let enemy_color = opposite_player(self.color);
        let remaining_words = map.remaining_words_of_color(enemy_color);
        let mut best_sim = NotNan::new(-1f32).unwrap();
        let mut best_word = "";
        for word in remaining_words {
            let words = find_similar_words(&word, self.embeddings, 1);
            let hint = words.get(0).unwrap();
            if hint.similarity > best_sim {
                best_sim = hint.similarity;
                best_word = hint.word;
            }
        }
        return Hint{count: 1, word: best_word.to_string()};
    }
}

This spymaster uses a simple greedy algorithm. It takes each word that has to be guessed and find's the most similar word to it, while keeping track of the similarity. It returns as hint the word that had the highest similarity to any of the words that belong to the opposite team.

How does it do? I drew some random boards with a fixed seed and ran this spymaster on them. If you hover over the hint, it shows what are the words it's based on.

We have a problem: the word embeddings we use are a bit too noisy. The word embeddings are usually trained on large text corpora crawled from the internet, such as Wikipedia, the Common Crawl project or from CoNLL 2017 dataset (this is the one used above). The problem with these large corpuses is that they are not perfectly cleaned. For example "-pound" is considered a word. Let's try the CC embeddings:

Unfortunately, the CC embeddings give even worse results.

Cleaning up the embeddings

My fix for this was to write a script to prune down the embeddings to only "real" words (ones made of only letters). First, I had to get a set of all these words.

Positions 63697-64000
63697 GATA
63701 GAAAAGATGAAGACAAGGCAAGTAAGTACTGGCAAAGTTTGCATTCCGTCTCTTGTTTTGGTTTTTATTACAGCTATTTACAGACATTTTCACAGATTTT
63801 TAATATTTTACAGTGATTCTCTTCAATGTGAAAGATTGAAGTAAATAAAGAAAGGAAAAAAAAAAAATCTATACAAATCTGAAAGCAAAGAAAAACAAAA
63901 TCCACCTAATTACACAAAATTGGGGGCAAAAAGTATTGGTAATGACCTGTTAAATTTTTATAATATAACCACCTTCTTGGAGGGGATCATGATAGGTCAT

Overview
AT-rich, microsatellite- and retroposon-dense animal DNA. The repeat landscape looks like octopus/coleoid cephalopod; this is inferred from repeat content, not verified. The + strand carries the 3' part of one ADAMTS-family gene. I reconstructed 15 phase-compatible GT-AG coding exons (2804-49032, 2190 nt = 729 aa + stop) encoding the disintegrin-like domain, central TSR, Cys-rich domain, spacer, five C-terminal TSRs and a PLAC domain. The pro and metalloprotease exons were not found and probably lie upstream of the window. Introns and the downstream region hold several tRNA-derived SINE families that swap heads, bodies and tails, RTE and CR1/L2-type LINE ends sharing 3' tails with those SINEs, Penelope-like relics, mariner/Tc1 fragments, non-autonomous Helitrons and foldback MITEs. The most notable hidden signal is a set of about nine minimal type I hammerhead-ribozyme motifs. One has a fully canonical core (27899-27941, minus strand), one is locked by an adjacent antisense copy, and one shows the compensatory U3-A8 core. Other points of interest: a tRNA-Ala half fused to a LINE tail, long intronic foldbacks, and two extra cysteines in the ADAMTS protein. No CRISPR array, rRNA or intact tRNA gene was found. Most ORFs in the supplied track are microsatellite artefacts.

let words = embeddings.vocab().words();
    let mut total = 0;
    let mut lowercase = 0;
    let mut select = HashSet::new();
    for w in words {
        total += 1;
        if w.chars().all(char::is_lowercase) {
            lowercase +=1;
            select.insert(w.clone());
        }
    }
    println!("{} {}", total,  lowercase);

Then I had to get the embeddings and the norms for each of these words:

    let mut selected_vocab = Vec::new();
    let mut selected_storage = Array2::zeros((select.len(), embeddings.dims()));
    let mut selected_norms = Array1::zeros((select.len(),));

    for (idx, word) in select.into_iter().enumerate() {
        match embeddings.embedding_with_norm(&word) {
            Some(embed_with_norm) => {
                selected_storage
                    .row_mut(idx)
                    .assign(&embed_with_norm.embedding);
                selected_norms[idx] = embed_with_norm.norm;
            }
            None => panic!("Cannot get embedding for: {}", word),
        }

        selected_vocab.push(word);
    }

And finally write the now much smaller embedding file:

    let new_embs = Embeddings::new(
        None,
        SimpleVocab::new(selected_vocab),